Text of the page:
Additionally, this pandemic forces an acute question: how do you want to go down? It’s downright dramatic and even terrifying—but here we are. Sadly, I’ve been confronted with this before—and it inspired my cancer book. I did not expect to be confronted with it again. I will say that it’s been different this time. As with last time, I’ve also kicked into high-gear on the mother-front; previously, though, I wrote like a fiend. It was only my life at stake. This time, all of us in jeopardy, I’m a tad stymied on the writing front. I don’t fully have an answer as to why this is so—I will say that I think a lot about this question, though: how do you want to go down? Lesson Number Seven is that we are confronted with the critical question about what kind of person we want to be.
There’s this other really warped part of me (I’m probably letting my crazy show) that has watched this whole thing and been, well, awestruck by the depth and breadth of the pandemic. You know that scene in The Hunger Games when everyone does that respect/salute sign to Katniss? I’m, like, Wow! Would you look at this? Here’s a way to really get our attention! And it’s not discriminating. It makes a joke of nationalism, partisan politics, economic disparity, any kind of inequality.
And I’m blown away. I’m doing the Katniss Salute!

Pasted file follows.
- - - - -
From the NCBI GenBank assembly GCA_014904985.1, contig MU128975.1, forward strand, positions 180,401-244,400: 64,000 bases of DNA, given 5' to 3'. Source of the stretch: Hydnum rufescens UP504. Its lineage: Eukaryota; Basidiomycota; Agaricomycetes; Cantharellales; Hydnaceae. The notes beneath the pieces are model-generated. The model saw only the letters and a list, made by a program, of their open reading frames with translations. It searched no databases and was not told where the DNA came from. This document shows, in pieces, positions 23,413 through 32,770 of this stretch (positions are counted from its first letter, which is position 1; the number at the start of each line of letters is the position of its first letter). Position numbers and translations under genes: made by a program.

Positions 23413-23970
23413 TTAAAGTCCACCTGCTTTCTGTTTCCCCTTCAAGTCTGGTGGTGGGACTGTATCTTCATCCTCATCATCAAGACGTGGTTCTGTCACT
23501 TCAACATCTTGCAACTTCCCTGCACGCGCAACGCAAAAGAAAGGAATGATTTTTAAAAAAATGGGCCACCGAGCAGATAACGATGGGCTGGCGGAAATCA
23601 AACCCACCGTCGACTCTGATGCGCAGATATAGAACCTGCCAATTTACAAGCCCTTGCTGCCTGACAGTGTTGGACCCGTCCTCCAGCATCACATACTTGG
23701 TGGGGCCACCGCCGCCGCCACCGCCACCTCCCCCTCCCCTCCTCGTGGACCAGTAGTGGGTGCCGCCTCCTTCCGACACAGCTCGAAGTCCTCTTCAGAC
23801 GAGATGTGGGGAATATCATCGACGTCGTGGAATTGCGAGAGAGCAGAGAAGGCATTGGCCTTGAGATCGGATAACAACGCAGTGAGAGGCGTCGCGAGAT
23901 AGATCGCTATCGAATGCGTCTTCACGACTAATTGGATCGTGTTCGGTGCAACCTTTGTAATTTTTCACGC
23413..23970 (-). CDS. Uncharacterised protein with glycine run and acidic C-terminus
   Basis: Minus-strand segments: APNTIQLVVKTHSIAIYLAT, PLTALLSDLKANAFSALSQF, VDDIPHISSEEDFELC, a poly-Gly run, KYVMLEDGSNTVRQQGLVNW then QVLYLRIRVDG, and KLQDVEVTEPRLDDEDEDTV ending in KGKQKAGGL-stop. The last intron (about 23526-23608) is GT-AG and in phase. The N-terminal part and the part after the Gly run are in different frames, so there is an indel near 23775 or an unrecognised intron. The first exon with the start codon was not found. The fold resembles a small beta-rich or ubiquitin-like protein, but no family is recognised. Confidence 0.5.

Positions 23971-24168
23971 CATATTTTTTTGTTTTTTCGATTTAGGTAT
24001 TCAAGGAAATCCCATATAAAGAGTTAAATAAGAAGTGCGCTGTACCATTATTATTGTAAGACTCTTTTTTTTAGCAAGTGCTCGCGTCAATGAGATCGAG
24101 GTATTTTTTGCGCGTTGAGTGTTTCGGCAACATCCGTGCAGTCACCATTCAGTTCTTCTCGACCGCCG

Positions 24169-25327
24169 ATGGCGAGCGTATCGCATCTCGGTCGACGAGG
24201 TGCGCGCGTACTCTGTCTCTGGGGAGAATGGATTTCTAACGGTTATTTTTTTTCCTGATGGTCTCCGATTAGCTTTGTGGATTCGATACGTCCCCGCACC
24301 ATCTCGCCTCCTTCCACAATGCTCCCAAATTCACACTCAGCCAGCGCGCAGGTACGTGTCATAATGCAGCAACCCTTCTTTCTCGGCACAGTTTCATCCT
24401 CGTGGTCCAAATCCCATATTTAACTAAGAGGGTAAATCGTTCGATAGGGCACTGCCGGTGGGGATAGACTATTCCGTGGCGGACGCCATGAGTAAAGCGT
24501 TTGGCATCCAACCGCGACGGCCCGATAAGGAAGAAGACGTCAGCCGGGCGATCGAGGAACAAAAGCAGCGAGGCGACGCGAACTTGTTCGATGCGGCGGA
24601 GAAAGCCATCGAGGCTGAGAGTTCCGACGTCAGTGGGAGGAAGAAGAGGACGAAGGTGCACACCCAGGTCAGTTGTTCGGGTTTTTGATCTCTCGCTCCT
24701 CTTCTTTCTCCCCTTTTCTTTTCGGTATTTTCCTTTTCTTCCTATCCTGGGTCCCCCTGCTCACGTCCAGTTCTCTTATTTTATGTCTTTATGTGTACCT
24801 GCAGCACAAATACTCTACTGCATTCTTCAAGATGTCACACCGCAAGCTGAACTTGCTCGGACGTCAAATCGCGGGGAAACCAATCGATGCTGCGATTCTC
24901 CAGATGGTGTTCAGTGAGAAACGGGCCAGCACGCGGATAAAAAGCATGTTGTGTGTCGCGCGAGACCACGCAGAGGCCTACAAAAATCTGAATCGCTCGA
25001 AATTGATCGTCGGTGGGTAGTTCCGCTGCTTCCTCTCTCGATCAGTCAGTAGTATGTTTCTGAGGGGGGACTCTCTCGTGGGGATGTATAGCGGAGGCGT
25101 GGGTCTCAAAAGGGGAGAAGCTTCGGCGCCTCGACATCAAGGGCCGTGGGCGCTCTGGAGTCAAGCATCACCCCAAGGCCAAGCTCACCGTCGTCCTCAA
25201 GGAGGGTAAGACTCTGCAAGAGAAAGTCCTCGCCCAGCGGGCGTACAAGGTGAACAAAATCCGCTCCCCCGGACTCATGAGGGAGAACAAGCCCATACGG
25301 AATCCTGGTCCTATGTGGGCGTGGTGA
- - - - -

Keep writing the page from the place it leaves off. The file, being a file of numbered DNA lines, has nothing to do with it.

I know there’s a lot of talk, perhaps very justified, that the signs of a coming pandemic were ignored. I don’t dismiss this. I will say that I didn’t see it coming. Not that I would . . . but it does seem intriguing that this pandemic is not what we’ve all been talking about. It’s not nuclear war. It’s not a Cold War. It’s not terrorism. It’s not Putin.
Did you see it coming? What does this say?
Lesson Number Eight: We’re Just So Finite!
These are my lessons.
We were all excited about my daughter’s school trip to Washington D.C. She’s not going.
I just had a new book come out in January. Did this essentially render it a flop? I don’t know, but I’ve felt like doing any ongoing promo would be in poor taste.
I’m wondering how long we can do this financially. I’m wondering about my kids’ school. I’m wondering about health. I’m wondering about my in-laws in Massachusetts. I’m wondering about my single friends and a couple of unresolved battles and I was in the middle of a job hunt when this went down and I have a few friends holed up in apartments in New York and this alienation affects Tim more than it affects me, but . . .
All the same, here we are. I’m okay.
Is this politics aside? Am I neglecting politics? Are there no lessons to derive from the politics that have gone into this hot, hot mess? Of course, I have political opinions—and many of them are exactly what you might expect from me. I can assure you that I’m keenly interested in the rigmarole surrounding state and federal distribution of equipment and masks, who knew what when, how to manage treatment, whether we should be staying home or congregating in houses of worship. . . However, I wholeheartedly believe that we need to rise above an Us vs. Them perspective. I think there is a time for political play, but this isn’t it.
We’re in this together. Please make this Lesson Number Nine.
I would love to hear how others are framing this, dealing with it. Are you despairing? Do you have hope? Where does your hope reside?